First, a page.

Winter in Madrid

Winter in Madrid is exactly the type of book that I like.

It is based around a certain period of history (post the civil war in Spain, and early on in WWII) so you get a good feel for a particular period in time, while at the same time it is a good old fashioned thriller – bit of spying, bit of fighting, and a nice twist at the end.

It is well written, in particular in the way that it builds the pictures of the characters, and its accuracy to the civil war (from the little I have read i.e. The Spanish Civil War) seems very good indeed.

If you want to get a feel of the culture and current history of Spain, while at the same time enjoying a good old read this book is well worth picking up.

While you are at it take a quick look at my training update

14 thoughts on “Winter in Madrid

  1. Pingback: tomhancocks

  2. Chris Marshall Post author

    Yep, a BIG thing the Civil War here in Spain. Still causes heated debate as you can imagine. At it’s simplist level it was Fasicm v Communism.

    A lof of people feel that the Gereman and Russian involvement was them testing out their weaponary pre WWII.

  3. Gary

    That sounds interesting. And it reminds me a bit of a book I read – and thoroughly enjoyed – last year: The Shadow of the Wind by Carlos Ruiz Zafon.

    Initially, its cover caught my eye while wandering through a local bookstore. I picked it up and only had to read the first couple of lines of the back page to decide to go for it: “Hidden in the heart of the of the old city of Barcelona is the ‘Cemetery of Forgotten Books’, a labyrinthine library of obscure and forgotten titles. To this library, a man brings his ten-year-old son, Daniel, one cold morning in 1945.”

    It’s a little different from the sort of books I normally read (when I make/get the time these days) and I probably enjoyed it as much for that as for the story itself.

    Given that you enjoyed “Winter in Madrid” so much, I think you might well enjoy this one too. And maybe I’ll pick “Winter in Madrid” up the next time I’m in one of my local bookstores and see if it “speaks” to me.

  4. Gary

    Wow. Spooky. In that case, I look forward to hearing your report on it once completed…

  5. Mac Sokulski

    I just envy you the time you have. To actually be able to sit down and read something for even 30 min, with out anyone bothering you. I’m just hoping that maybe in about 12 years I might be able to do that again. I miss my books.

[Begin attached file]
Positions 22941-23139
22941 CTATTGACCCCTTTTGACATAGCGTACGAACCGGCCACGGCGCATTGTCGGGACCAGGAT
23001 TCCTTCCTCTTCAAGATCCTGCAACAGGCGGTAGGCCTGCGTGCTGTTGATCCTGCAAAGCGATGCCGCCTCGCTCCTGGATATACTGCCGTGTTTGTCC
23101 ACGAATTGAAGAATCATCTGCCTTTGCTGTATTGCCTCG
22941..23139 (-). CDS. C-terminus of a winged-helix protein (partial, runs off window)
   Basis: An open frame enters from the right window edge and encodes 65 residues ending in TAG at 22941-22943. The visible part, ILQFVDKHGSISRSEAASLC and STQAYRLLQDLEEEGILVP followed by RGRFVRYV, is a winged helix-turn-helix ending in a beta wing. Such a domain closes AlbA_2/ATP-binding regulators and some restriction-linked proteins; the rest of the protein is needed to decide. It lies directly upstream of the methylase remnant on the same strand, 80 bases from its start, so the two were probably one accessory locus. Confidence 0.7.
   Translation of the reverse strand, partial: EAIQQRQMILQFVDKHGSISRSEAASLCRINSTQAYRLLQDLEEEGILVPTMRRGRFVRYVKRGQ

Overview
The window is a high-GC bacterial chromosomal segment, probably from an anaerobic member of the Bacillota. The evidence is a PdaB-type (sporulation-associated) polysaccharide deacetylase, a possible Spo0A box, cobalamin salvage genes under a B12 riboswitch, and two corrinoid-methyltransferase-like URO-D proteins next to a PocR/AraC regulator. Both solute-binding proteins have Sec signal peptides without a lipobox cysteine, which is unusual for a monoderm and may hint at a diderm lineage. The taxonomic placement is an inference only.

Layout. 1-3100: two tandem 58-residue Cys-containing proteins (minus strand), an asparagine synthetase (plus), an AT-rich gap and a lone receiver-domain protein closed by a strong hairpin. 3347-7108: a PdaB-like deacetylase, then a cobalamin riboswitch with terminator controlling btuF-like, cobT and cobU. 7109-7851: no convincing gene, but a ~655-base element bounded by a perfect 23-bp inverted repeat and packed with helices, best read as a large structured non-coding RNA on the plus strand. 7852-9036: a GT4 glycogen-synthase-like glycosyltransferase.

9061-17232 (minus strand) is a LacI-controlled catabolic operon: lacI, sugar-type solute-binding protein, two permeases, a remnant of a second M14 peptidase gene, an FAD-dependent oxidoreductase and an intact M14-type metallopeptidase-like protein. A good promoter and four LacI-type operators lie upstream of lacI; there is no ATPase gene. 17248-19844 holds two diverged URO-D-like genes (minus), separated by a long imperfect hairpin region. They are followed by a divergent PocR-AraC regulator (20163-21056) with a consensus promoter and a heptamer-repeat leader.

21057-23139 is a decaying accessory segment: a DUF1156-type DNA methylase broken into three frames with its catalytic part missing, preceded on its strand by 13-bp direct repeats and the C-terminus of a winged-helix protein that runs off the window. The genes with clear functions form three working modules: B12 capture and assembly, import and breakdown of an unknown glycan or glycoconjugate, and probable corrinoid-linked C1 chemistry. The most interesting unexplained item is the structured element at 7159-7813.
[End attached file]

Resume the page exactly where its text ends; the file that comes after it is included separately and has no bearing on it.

6. Chris Marshall Post author

    Funny thing is that I don’t really sit down to read a book. I sort of grab 10, 20 30 minutes when I can – before bed, in the bath, on the roof when cat sitting Moreno type of thing.

  7. Mac Sokulski

    That is why I switched to audio books. The problem with those is they are on average about 15-20 hours in length, and that cuts into my podcast listening. Oh well too much information and not enough time and space to absorb it all.

  8. Chris Marshall Post author

    I went through a phase of audiobooks when I was travelling a lot, and when I had time to lay in the sun for a couple of hours.

    I much prefer the concept of physically reading a book though – preferably on the balcony, with Moreno on my knee and a glass of wine in my other hand 🙂

  9. Mac Sokulski

    I can still remember the time when I could sit on the deck and read peacefully. The memory is fading rapidly though….

  10. Chris Marshall Post author

    Ah, but from you just said to me on IM that doesn’t mean it wasn’t last week with your memory, you remember, the week when you said you would donate half your future Mac budget to a worthy cause 🙂

  11. Pingback: Chris Marshall » Blog Archive » The Shadow of the Wind

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